Best of all, books feature in this book. One very wise character does something with books that is so unexpected, and so practical, and it's a reminder of all the wisdom and knowledge found in books.

On a personal note, diabetes also features in this book, and it was very interesting reading about one character, who is on insulin when the meteor crashes, and what happens to him. 

 This was read for Carl's Sci-fi experience, and also as part of my personal challenge to read more nominated and winning Hugo and Nebula award novels.

Sunday, 5 February 2012

Pern, I love you!

I love Pern.  I want to go to Pern.  I want some fire dragons of my own, of course.  And I really hope that if I went to Pern, I would have more talent for something than I currently do, or I wouldn't even make it to Harper Hall.

I am talking about Anne McCaffrey's Dragon books, specifically Dragonsong and Dragonsinger, which I read last week for the Grandmaster challenge.  My first science fiction author for this challenge, new to me, and I am totally swept away and want to go to Pern. Now.

Dragonsong and Dragonsinger are written for children, older children/young teens.  They are written with a breathless quality that makes them extremely difficult to put down. I devoured them, reading over the dinner table,  reading late into the night, wishing the ride on the bus would go longer each day so I could read just a little more!

Menolly is the main heroine of the two books.  She is the youngest child of Yanus, the head of the tiny village in a far corner of Pern.  They are fishermen, and their lives are caught up in the sea, all except for Menolly, who shows a rare gift and aptitude for music that her family are ashamed of.  There are no female harpers on Pern.  I will admit, that at this point I had a terribly violent reaction to this storyline.  I thought to myself, well, all right, it's written in the mid-70's.  Women's rights were still coming.  But to be honest, if I had found that she couldn't harp just because she was a woman, I was going to put the book down and never come back to it. I am so tired of sexism in books!  In fantasy, in mysteries, in fiction, in real cultures in this world, that women can't do something just because they are women, is tired.  I'm fed up with it.  So, I read Dragonsong with half a sinking heart, afraid to open up entirely to the story, until I got to the part where it is resolved and very satisfactorily, too, I add.  Delightful.

Menolly herself is a resourceful heroine, independent, and when her family refuse to allow her to do any music at all, she runs away.  In running away, she leaves herself open when the Thread falls, which is a kind of silver thread coming from one of the planets in the sky of Pern, the Red Planet.  The thread burns and kills or destroys whatever it comes into contact with.  The only thing that can fight it are dragons.  So people become dragonriders and fight the thread - however Dragonsong isn't about these glorious creatures, but about fire dragons, tiny versions of dragons that are rare until Menolly, in her attempt to run away, discovers a nest as some Thread is about to fall.  She saves the nest, and imprints some of the resultant dragon hatchlings, so that they and she are linked together.  And this is the best, the most delightful, wondrous, magical part of the books for me.  The writing is good, the characters are very well done, the pace is excellent, but above all, are the fire dragons.   I want one of my own!!!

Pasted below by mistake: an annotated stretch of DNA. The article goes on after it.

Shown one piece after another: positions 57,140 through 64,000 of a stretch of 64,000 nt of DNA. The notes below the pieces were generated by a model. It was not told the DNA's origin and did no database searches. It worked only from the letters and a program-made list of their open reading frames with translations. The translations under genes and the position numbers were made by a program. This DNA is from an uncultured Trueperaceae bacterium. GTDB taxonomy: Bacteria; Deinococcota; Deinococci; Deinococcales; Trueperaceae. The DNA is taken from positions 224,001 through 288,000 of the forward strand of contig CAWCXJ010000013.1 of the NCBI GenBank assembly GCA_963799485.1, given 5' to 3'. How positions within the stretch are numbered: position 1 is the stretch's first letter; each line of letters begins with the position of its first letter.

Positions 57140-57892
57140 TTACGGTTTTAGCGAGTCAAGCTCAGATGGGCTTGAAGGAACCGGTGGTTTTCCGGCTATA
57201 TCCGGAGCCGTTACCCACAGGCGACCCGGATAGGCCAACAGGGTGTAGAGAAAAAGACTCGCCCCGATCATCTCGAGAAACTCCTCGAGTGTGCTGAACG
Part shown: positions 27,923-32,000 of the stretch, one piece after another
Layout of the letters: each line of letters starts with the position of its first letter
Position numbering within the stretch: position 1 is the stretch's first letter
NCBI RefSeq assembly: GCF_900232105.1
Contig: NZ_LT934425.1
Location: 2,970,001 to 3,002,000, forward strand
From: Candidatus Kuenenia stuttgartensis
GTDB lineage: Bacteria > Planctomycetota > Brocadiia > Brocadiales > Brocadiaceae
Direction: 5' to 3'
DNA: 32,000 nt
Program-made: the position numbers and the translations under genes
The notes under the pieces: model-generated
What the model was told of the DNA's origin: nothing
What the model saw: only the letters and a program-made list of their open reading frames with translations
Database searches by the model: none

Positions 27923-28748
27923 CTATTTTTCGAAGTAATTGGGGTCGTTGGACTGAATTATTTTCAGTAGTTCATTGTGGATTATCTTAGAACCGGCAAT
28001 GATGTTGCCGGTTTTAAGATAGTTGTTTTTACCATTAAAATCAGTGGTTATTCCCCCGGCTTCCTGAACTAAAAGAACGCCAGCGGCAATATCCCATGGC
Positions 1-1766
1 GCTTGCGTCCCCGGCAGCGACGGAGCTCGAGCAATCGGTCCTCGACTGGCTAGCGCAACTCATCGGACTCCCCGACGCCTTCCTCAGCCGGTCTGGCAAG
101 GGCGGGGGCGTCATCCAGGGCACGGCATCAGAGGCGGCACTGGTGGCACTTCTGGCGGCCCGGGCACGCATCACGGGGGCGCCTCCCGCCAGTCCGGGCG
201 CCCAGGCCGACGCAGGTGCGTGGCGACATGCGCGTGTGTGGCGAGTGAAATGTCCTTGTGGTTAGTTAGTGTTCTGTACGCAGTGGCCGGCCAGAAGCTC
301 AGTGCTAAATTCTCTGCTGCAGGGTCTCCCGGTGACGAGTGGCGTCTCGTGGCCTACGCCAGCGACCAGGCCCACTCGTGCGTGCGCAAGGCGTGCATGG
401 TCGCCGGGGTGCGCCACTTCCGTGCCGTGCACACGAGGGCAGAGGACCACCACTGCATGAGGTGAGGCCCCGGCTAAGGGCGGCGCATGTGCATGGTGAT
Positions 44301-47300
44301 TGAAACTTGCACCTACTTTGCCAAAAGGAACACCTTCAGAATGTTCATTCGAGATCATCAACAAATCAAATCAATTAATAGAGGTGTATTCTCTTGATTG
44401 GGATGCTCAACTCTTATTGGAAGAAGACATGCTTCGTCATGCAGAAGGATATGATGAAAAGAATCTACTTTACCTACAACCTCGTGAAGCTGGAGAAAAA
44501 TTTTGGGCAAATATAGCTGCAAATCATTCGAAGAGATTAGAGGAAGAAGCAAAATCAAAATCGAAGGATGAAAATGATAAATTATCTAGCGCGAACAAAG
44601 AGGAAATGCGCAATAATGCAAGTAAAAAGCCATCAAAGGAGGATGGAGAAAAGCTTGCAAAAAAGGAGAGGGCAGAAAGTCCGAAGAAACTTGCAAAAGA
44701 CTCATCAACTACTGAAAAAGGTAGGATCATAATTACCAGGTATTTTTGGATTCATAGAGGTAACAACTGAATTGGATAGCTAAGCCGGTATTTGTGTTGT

Dragonsinger continues Menolly's story, as she finds herself finally at Harper Hall, where her musical skill and gifts quickly become apparent.  This book takes place over 7 days, and very eventful days they are.  We see Menolly be tested to see what her musical knowledge and aptitudes are, we see people react to her in good and bad ways - anyone who has 9 fire dragons is bound to attract envy! -  and we see Menolly begin to grow up and accept she can have a place here, a rightful place based on her skills and love of music.  It is a  charming novel, and filled with delightful characters.  I can't rate these two books highly enough.  As soon as my daughter is old enough to read them (in about a year or two I think) I will be giving them to her.  They are fabulous, fun, magical, everything science fiction can be when it is done imaginatively.  I am currently reading the third in the Harper Hall Trilogy as it's called, Dragondrums.  In this one the novel follows one of Menolly's new friends, Piemur, who is sent off to the southern continent as a messenger.  He wants a fire dragon too, I might add.

I am really happy I read these books.  I hope the rest of the Grandmasters I will be reading for the challenge hold as many happy surprises for me!

By the way, I love the cover of Dragonsinger, so I went looking to see if  I could find the artist, and I did!  She's here.

Super News - Harry Hole is back!!!!
Many of you know about my ongoing love affair with Harry Hole, chief detective of the Jo Nesbo mystery series.  I am ecstatic to report that there is a new Harry Hole novel coming out, Phantom, which will be released here in Canada on March 12. A new Harry Hole novel!!!  I can read The Leopard now!!!  I was saving it until I couldn't stand to go without Harry any more.  Now I don't have to, I can go ahead and read it.